New Day Academy, Inc. is a Boston-based non-profit (registered 501c3) that serves young men who attend Boston Public Schools (primarily Brighton High) and are from low-income neighborhoods. The organization leverages its members' interest in basketball to inspire personal, academic and professional development.
New Day unofficially started early in 2014 as a grassroots effort to train and mentor a few 8th grade student-athletes. Their high school coach to be, Hugh Coleman, asked his close friend, Zak Ray, to lend a helping hand. By 2015, it became clear the presence of basketball opportunities could drive greater effort in the classroom and elsewhere. We had no budget and no facilities, but that didn't stop us from making great strides with the boys. We founded New Day Academy in January 2016, and decided to take a crack at broadening our reach by growing from 3 young men to 12. The road has been challenging, but our results and achievements have been truly remarkable.
It seems everything New Day members are tasked with takes ultimate courage and/or a herculean effort to complete. From their 90-minute commutes to struggling schools at 5:30a each morning – to having to look out of the window to make sure it is safe to leave the house during the summer months. Hanging onto friends and family has proven difficult, as all our members have lost a friend or family member to gun violence. Over 80% of New Day members live in single parent households or do not live with either parent. Access to quality food is often limited. Transportation to and from extracurricular activities is also tricky for these 15-18 year olds whose parents often lack time and/or a vehicle; particularly given traveling home after dark can be extremely dangerous.
Basketball is seen by many young men living in the "inner city" as a way to get out of the hood and eventually provide better lives for themselves and their families. For others, it is used as an escape from reality. Time spent on the court provides a (sometimes) safe getaway from the long list of dangers and issues surrounding them.
Whatever the motivation, New Day members love basketball. So much so that the New Day founders Zak Ray, Hugh Coleman and Kurtis Grant have realized that our young men are willing to go to great lengths for opportunities to play the game. Along with our incredible volunteer staff, we volunteer our mornings, evenings, and weekends to help guide our members in the right direction.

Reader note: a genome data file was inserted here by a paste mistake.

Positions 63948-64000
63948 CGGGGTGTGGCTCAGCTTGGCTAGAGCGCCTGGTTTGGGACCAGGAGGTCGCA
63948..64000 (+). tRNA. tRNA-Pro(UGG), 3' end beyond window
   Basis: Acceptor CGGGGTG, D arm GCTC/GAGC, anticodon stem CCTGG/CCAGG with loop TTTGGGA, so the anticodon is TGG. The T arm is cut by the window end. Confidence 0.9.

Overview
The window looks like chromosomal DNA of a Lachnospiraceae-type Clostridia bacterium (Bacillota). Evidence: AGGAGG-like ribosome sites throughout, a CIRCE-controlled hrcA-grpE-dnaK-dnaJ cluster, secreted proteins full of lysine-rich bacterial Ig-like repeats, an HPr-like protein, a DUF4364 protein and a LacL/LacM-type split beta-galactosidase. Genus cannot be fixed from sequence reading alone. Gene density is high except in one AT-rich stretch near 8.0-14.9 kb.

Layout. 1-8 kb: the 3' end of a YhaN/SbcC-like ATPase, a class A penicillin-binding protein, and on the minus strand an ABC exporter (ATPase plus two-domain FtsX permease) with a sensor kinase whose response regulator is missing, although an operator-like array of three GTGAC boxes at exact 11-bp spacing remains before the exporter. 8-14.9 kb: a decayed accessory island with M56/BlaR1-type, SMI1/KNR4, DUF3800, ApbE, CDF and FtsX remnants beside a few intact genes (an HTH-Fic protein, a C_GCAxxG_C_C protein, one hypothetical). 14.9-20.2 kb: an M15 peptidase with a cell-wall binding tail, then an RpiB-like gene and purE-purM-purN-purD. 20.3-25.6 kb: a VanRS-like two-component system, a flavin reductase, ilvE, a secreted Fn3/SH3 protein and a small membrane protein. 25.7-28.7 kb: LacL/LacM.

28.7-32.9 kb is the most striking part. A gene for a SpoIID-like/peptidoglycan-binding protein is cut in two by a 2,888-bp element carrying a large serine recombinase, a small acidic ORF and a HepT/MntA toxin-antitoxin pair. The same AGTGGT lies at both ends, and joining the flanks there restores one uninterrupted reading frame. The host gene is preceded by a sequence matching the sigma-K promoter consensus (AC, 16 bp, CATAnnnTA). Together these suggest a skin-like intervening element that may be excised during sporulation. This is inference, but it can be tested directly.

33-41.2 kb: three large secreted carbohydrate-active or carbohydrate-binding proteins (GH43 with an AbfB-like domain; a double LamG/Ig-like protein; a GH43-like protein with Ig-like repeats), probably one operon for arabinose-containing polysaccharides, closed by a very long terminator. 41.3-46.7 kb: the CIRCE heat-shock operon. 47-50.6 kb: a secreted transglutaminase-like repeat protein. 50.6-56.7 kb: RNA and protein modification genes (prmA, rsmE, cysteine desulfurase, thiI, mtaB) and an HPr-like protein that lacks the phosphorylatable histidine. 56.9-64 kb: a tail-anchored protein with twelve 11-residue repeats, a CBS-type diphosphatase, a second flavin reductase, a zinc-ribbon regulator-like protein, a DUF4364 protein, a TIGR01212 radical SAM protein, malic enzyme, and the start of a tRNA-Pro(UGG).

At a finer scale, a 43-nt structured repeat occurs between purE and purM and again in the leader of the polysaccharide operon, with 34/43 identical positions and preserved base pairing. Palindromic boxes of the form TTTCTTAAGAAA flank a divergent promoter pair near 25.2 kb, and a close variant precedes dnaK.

Despite the many challenges, our inaugural year has been tremendous. In addition to providing regular practice and competition for our young men, the program includes having a meal and doing homework as a group every Sunday, occasional meetings with local entrepreneurs, travel throughout the northeast, volunteer opportunities, and professional development. Above all, we have been able to keep the boys safe and cared for.
To many, the obstacles our young men face prove insurmountable and that is why our early success is worth celebrating and supporting.
1) Two of our members passed more classes in the 2015-2016 school year than they did (cumulatively) in 3 years of middle school!
2) One of our members has made the honor roll 5 out of 8 terms and had never previously made honor roll. He is now challenging himself by enrolling in Honors/AP classes as a junior.
3) In September, we established a partnership with the Lena Park Community Center in Dorchester. Each Saturday, our members volunteer at Lena Park in order to earn gym time and classroom time for our weekly homework sessions and group meals.
4) We traveled to places such as Providence, Atlantic City, New London, and Springfield (MA) to compete in some of the best basketball tournaments on the east coast.
5) We established a partnership with athletic trainer Montel Hill, founder of Hill Sports Performance, who mentors our members and, along with his staff, administers a strength and conditioning program we call "Flight School."
6) We added mentors/coaches Noah Coughlin, former professional basketball player and founder of technology start-up BldUp, and Matt Lanchantin, a biochemist who played basketball at Tufts University.
The 2016 program has taken approximately $12,000 to execute. The majority of the expenses are related to transportation, lodging, food, gym memberships, apparel, and basketball tournament fees. To date, all academic and professional development efforts have been made possible by voluntary efforts.
We are targeting a $20,000 budget for 2017, which will fund necessities the young men are lacking such as healthy food and safe transportation (particularly during the summer months), and will also fund our basketball related activities. We plan to expand to 15 members (up from 12 in 2016).
We have provided a solid foundation for our members and have seen unbelievable growth in all of them. We hope this GoFundMe page will help take our program to new heights in 2017!
Please donate and follow us on Instagram to track all the life changing opportunities your contributions make possible.
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